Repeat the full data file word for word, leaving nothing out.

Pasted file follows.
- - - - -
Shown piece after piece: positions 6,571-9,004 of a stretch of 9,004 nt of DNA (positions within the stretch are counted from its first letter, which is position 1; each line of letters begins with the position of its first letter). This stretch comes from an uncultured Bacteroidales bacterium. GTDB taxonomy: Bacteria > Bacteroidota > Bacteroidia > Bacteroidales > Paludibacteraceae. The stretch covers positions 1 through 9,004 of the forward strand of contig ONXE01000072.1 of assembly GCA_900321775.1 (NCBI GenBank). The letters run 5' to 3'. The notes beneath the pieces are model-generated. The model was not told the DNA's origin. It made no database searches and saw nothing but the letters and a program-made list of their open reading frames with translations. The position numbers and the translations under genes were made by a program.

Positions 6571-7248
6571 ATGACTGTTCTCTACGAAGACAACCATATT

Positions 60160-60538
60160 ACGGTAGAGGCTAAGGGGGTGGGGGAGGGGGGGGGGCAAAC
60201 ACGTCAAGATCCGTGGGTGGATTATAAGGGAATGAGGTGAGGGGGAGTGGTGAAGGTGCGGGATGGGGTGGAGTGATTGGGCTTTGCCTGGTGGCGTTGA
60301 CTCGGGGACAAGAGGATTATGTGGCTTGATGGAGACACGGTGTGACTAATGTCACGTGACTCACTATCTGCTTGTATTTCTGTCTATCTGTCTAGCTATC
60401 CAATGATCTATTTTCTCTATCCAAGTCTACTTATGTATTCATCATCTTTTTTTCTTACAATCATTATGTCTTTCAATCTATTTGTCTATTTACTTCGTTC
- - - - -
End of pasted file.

Shown piece after piece: positions 6,571-9,004 of a stretch of 9,004 nt of DNA (positions within the stretch are counted from its first letter, which is position 1; each line of letters begins with the position of its first letter). This stretch comes from an uncultured Bacteroidales bacterium. GTDB taxonomy: Bacteria > Bacteroidota > Bacteroidia > Bacteroidales > Paludibacteraceae. The stretch covers positions 1 through 9,004 of the forward strand of contig ONXE01000072.1 of assembly GCA_900321775.1 (NCBI GenBank). The letters run 5' to 3'. The notes beneath the pieces are model-generated. The model was not told the DNA's origin. It made no database searches and saw nothing but the letters and a program-made list of their open reading frames with translations. The position numbers and the translations under genes were made by a program.

Positions 6571-7248
6571 ATGACTGTTCTCTACGAAGACAACCATATT

Positions 60160-60538
60160 ACGGTAGAGGCTAAGGGGGTGGGGGAGGGGGGGGGGCAAAC
60201 ACGTCAAGATCCGTGGGTGGATTATAAGGGAATGAGGTGAGGGGGAGTGGTGAAGGTGCGGGATGGGGTGGAGTGATTGGGCTTTGCCTGGTGGCGTTGA
60301 CTCGGGGACAAGAGGATTATGTGGCTTGATGGAGACACGGTGTGACTAATGTCACGTGACTCACTATCTGCTTGTATTTCTGTCTATCTGTCTAGCTATC
60401 CAATGATCTATTTTCTCTATCCAAGTCTACTTATGTATTCATCATCTTTTTTTCTTACAATCATTATGTCTTTCAATCTATTTGTCTATTTACTTCGTTC